Drought and Other Stories


149 pages
ISBN 1-896951-26-0
DDC C813'.6





Reviewed by Susan Patrick

Susan Patrick is a librarian at Ryerson University in Toronto.


In her first collection of short stories for adults, award-winning
children’s nonfiction author Jan Thornhill displays a quirky, offbeat
sense of humor, but one with an underlying streak of violence. These
stories are populated mostly by women verging on the weird: women who,
alone or in unhappy relationships, often turn to nature for

The flora and fauna of Ontario are very much present in these stories
and in the lives of the characters. In “Violation,” a suicidal
goldfish is released into Lake Ontario, symbolizing a woman’s role in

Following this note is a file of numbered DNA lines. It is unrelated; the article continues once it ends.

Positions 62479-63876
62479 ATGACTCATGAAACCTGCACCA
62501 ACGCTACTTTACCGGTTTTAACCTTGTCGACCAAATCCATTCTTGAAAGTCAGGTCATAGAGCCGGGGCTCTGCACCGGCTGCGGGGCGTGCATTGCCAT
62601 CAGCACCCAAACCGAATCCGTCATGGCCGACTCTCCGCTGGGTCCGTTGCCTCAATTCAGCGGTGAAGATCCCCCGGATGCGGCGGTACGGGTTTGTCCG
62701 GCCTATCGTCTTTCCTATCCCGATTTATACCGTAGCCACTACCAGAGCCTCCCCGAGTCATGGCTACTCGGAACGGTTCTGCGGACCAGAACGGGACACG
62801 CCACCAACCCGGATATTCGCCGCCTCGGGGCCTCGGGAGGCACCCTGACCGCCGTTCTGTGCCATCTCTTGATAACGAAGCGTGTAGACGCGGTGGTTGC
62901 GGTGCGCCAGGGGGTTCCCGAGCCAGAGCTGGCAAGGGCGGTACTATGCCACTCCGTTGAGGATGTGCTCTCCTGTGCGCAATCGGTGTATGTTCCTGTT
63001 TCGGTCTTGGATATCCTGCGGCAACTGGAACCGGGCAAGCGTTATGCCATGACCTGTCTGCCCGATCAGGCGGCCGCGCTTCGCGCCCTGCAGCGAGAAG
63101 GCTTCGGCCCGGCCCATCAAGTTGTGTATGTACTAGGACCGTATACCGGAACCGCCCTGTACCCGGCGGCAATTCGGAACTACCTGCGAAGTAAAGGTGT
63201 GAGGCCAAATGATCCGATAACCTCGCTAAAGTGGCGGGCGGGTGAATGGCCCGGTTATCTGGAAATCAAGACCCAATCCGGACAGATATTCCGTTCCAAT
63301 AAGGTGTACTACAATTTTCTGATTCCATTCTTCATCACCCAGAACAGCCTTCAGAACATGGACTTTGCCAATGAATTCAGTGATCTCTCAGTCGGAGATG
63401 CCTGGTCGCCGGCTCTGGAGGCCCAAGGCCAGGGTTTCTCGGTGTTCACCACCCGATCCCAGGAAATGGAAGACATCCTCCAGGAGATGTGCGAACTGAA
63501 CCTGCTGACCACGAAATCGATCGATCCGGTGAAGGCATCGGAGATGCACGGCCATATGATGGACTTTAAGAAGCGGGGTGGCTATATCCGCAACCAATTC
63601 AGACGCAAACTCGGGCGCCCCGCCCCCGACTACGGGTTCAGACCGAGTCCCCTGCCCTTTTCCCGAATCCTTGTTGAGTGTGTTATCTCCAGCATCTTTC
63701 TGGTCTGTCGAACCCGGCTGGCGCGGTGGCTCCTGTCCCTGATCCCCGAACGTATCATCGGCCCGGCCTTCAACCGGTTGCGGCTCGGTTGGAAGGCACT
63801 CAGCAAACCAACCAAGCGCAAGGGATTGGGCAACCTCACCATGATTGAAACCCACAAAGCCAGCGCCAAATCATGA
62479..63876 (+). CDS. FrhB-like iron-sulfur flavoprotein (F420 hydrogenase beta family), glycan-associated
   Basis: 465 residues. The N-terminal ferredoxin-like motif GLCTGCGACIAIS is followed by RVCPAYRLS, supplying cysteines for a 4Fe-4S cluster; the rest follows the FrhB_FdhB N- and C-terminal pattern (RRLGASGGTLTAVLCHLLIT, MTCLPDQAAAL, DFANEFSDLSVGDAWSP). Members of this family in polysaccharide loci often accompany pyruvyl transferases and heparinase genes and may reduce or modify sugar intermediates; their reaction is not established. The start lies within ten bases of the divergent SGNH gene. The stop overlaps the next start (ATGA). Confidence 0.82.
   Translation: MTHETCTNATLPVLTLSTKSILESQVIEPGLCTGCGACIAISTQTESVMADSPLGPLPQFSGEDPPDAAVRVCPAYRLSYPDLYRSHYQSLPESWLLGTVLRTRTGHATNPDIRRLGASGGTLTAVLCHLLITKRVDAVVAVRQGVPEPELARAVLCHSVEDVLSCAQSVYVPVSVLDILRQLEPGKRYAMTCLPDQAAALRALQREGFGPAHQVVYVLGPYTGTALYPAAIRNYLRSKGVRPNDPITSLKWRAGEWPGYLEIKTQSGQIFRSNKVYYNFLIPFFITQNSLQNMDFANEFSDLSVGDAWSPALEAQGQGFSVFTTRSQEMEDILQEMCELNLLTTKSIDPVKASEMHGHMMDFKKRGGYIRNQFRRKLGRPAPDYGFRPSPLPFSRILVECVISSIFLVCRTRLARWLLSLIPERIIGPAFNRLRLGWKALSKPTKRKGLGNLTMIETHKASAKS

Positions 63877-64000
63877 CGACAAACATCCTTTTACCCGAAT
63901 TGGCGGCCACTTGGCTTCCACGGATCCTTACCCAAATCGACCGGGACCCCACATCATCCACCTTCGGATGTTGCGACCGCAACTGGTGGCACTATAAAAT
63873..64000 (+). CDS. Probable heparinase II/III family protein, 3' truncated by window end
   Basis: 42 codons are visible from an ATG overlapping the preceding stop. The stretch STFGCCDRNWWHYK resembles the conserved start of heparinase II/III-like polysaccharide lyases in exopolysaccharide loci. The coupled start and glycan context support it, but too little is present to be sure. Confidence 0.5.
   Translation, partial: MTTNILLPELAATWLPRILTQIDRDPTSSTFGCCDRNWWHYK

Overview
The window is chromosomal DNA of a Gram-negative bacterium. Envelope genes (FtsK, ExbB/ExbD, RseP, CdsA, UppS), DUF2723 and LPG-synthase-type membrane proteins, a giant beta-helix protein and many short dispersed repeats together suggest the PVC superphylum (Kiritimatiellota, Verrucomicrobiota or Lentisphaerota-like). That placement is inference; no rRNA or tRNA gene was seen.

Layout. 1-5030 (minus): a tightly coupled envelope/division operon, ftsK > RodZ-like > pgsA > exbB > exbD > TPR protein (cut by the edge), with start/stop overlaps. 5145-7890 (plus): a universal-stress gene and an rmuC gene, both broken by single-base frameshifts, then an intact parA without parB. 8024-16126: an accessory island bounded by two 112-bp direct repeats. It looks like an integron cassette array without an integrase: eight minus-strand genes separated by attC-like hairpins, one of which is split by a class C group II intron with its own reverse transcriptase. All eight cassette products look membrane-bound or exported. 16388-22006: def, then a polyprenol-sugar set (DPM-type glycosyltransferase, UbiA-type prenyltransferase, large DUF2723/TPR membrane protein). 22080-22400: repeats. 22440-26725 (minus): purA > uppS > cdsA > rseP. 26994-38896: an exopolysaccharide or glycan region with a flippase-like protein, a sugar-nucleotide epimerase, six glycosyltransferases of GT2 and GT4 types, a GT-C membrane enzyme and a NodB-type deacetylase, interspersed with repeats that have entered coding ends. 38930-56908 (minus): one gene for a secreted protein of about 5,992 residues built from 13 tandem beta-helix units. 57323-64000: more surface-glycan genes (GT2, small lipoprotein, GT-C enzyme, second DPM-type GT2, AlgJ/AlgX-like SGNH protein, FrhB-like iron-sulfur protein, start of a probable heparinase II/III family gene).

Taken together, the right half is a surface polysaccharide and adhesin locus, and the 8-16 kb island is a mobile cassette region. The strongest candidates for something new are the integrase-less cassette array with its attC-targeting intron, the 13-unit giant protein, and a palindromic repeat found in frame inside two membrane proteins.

her deteriorating marriage. In “Life in the Country,” a city woman
isolated in the country rebels by throwing rocks at cows (who are too
domestic) and relates to wild animals by saving their remains, which she
eventually wears in a hat. In “Drought,” another woman isolated in
the country keeps finding mysteriously sawed bones in the woods and has
sexual fantasies about a one-eyed bear hunter she suspects of foul play.

In other stories, a battered woman rationalizes her victimization as
giving her the power to drive her husband to loose control and cause
violence; a prostitute mixes up the contents of containers in her
clients’ refrigerators for revenge; little girls torment insects and
are unwittingly cruel when they mistake a mother’s hirsute baby for a
monkey and offer him bananas. What stays with readers of these memorable
stories are the strangeness of the characters and their situations, and
the vivid depictions of the weather and landscape.


Thornhill, Jan., “Drought and Other Stories,” Canadian Book Review Annual Online, accessed May 29, 2024, https://cbra.library.utoronto.ca/items/show/8416.